Part 1 of a 4-part series looking for answers to the question, if God is both good and all-powerful, how can he allow us to suffer?
As he went along, he saw a man blind from birth. 2 His disciples asked him, “Rabbi, who sinned, this man or his parents, that he was born blind?”
3 “Neither this man nor his parents sinned,” said Jesus, “but this happened so that the works of God might be displayed in him. 4 As long as it is day, we must do the works of him who sent me. Night is coming, when no one can work. 5 While I am in the world, I am the light of the world.”
6 After saying this, he spit on the ground, made some mud with the saliva, and put it on the man’s eyes. 7 “Go,” he told him, “wash in the Pool of Siloam” (this word means “Sent”). So the man went and washed, and came home seeing.
“That blind man was prepared as a salve for the human race. He was bodily restored to light, in order that by considering his miracle we might be enlightened in heart.” (Caesarius of Arles)
I have a question. Can anyone here think of a benefit of pain?
Thank you for sharing those very good, very useful thoughts.
Cruel Maniac or Powerless Wimp?
For many, the problem of suffering in the world is their only remaining stumbling block to belief. The question goes like this: if God is both all-powerful and all-good, as you Christians say, how can he allow suffering?
In other words, the false assumption is made that because suffering exists, God must either be a cruel maniac or a powerless wimp.
Let’s restate the argument this way: if we imagined some sort of god who was powerful – but not good – we could perhaps understand such a cruel god not only allowing, but even inflicting pain in the world. We need look no further than the mythical pantheons of Rome, Greece, and the Himalayas to find a capricious collection of “powerful-but-not-good gods” who, in legend, sanction all sorts of seemingly random pain in the world. Such a god does not cut a very compelling figure.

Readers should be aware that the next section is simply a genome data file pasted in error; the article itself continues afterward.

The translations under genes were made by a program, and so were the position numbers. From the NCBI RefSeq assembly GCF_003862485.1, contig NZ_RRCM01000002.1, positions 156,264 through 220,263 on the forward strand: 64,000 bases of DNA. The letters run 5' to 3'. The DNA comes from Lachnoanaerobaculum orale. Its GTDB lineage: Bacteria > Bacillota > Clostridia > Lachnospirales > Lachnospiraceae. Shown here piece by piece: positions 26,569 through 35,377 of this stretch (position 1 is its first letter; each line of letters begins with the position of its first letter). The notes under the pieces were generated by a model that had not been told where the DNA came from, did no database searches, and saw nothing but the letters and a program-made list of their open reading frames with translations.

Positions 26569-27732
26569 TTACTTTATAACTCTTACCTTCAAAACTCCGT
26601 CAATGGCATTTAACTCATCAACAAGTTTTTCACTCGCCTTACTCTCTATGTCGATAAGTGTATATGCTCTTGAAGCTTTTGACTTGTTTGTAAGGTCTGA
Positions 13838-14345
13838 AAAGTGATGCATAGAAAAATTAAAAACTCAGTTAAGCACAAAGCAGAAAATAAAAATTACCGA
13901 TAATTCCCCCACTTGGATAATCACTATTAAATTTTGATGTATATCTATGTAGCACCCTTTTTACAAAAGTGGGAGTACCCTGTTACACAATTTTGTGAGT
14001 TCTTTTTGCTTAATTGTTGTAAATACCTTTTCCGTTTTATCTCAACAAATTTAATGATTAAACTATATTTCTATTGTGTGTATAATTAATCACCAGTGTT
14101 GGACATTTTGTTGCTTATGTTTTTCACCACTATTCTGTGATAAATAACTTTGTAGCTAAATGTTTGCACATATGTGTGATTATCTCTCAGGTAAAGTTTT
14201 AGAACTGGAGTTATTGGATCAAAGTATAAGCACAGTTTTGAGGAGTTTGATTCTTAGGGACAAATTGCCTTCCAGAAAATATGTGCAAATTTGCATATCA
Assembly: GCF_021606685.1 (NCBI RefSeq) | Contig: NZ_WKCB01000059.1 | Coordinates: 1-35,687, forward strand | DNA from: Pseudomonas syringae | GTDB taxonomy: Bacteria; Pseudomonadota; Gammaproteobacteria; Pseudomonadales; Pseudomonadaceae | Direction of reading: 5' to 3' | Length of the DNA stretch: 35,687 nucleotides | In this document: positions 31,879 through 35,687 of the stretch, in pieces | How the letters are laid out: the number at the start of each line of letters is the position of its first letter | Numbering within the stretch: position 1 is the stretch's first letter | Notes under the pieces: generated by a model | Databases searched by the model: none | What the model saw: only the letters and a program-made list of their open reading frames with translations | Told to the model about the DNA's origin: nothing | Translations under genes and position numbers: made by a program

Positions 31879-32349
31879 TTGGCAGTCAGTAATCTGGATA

Or, on the other hand, the same question, v assumes an imaginary god who was perhaps very good – but not all-powerful. Such a pathetic figure could be forgiven for being too weak to prevent pain and suffering. This is the mistake that some make about Jesus: they see him as an irrelevant, pale Galilean mystic, kept under glass in grandma’s parlor.
But neither the mythical meanie nor the pale, parlor-bound Jesus is the kind of God we as Christians serve. We insist that our God is both all-powerful and all-good; that Jesus incorporates both unlimited strength and undying love. Therefore we, of all people, have no option but to tackle this specific question head on: if God is both all-powerful and all-good, how can he allow suffering?
Potential Power, Potential Good
The problem with that question, “If God is both all-powerful and all-good, how can he allow suffering?” is that, like most objections to God, it starts with a false, flawed assumption: namely, that all suffering must always be bad. Or that pain can never be useful.
But if we can allow that in at least some cases, some pain might do some good, we undermine the question, and therefore undermine this primary objection to Christ.
Let’s start with a very simple example. Fire. Is fire good or evil? Show me some hands -- who thinks fire is good? Now who thinks fire is bad? I see some of you raised your hand both times, you say fire is good and bad. Right, fire is neither. It is a tool and a resource that can be used either to warm a house or burn it down. Fire is neither good nor evil in and of itself, but it can be used for either.
Now, every child has to learn that fire must be handled very carefully. And every child sooner or later learns that lesson through a very simple method: the pain of getting burned. So let’s think about that specific pain for a moment. To the child with limited perspective and experience, there is nothing good or redemptive about that pain. But to a parent caring for the child, even though they grieve for their child’s short-term pain, they take comfort in knowing that their child has learned one of life’s most important lessons, that dangerous things must be handled with care. In this way, the short term badness of a painful burn is not worth comparing to the long-term goodness of learning how to deal properly with fire.